The goal of this book is to equip and empower women to run for political office. Women on the Ballot tells the stories of more than 90 women in politics in Canada. Each is a trailblazer. Among these women are 37 members of Parliament, 21 members of provincial or territorial legislatures, 4 Indigenous leaders, 6 mayors, 4 federal party leaders, 2 premiers, and 1 prime minister.

The youngest woman in this book became Chief at 23. The oldest, a runner-up for World Mayor in 2005, served 36 years as mayor before retiring from politics at the age of 93. The women interviewed come from very different backgrounds, races, ethnicities, sexual orientations, classes, and religions. From across Canada, at all levels of politics and from all parties, including First Nations governance, they chose to lead.

With my tape recorder in hand, I spoke with these women. My own story in politics was the thread that wove the tales together. I felt overwhelmed by the desire to give back, emotional about so many of their stories, and honoured that these women were so willing to share tales of their heights and depths. Each woman gave different reasons to explain why she had run for political office. Most said they were driven to action by issues they knew they could affect if they had power. As one woman said, “It’s the issues that keep you awake at night.” From practical tips to unexpected insights, hard-earned lessons to humorous encounters, these women share glimpses of their struggles and triumphs and, in doing so, reveal a good deal about us as Canadians. Some succeeded beyond all imagination. Others vanished at the first and hardest hurdle, the nomination. Many bottomed out and then climbed out to run again or to move on with grace. It’s not all pretty. It’s greater than grit. It’s as tough as the women themselves.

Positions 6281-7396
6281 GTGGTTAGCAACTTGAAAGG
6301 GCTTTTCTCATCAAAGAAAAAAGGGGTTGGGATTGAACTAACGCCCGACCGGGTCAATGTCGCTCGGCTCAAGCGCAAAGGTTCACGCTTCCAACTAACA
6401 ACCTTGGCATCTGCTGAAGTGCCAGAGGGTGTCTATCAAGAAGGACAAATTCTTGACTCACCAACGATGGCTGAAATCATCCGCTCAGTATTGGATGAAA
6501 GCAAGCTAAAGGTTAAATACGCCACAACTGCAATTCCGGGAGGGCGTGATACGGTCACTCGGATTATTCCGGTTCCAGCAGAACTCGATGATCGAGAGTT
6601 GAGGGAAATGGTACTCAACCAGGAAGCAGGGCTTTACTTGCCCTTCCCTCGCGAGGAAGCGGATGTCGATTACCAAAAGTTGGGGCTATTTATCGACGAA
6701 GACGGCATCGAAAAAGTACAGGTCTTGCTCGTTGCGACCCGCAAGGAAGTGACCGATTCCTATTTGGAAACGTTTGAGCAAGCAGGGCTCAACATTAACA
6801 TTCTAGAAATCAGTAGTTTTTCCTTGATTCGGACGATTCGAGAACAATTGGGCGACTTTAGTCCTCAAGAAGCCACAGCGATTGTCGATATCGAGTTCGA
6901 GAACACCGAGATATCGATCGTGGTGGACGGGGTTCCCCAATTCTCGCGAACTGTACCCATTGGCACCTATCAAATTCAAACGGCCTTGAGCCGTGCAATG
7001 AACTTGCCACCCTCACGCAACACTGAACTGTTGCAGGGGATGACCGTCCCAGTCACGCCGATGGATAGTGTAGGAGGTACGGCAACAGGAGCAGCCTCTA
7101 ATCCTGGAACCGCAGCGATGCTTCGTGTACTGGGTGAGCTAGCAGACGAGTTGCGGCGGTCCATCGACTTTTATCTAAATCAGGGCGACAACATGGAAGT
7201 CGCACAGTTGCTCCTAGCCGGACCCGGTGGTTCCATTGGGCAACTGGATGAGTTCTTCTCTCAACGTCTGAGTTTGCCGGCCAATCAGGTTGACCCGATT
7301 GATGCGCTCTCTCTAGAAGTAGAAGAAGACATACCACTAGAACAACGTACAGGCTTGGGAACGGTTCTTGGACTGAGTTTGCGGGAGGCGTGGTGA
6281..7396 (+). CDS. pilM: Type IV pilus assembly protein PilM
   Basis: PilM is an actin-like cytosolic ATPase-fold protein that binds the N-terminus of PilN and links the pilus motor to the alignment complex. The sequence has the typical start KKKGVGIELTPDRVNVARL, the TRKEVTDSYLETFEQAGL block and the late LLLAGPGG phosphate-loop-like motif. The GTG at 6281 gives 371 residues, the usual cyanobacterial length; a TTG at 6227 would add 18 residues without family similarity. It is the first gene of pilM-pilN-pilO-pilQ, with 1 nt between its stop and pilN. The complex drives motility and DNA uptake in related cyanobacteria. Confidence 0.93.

Writing this book was a three-year journey. I wrote at the lake, on the shores of Normandy, in Paris, France, and at Trent University, where the Planet café kept me fed, the gym kept me fit, and the voices of the women kept me company. The power of the stories kept me going. I remain moved by the women’s dedication to public service. .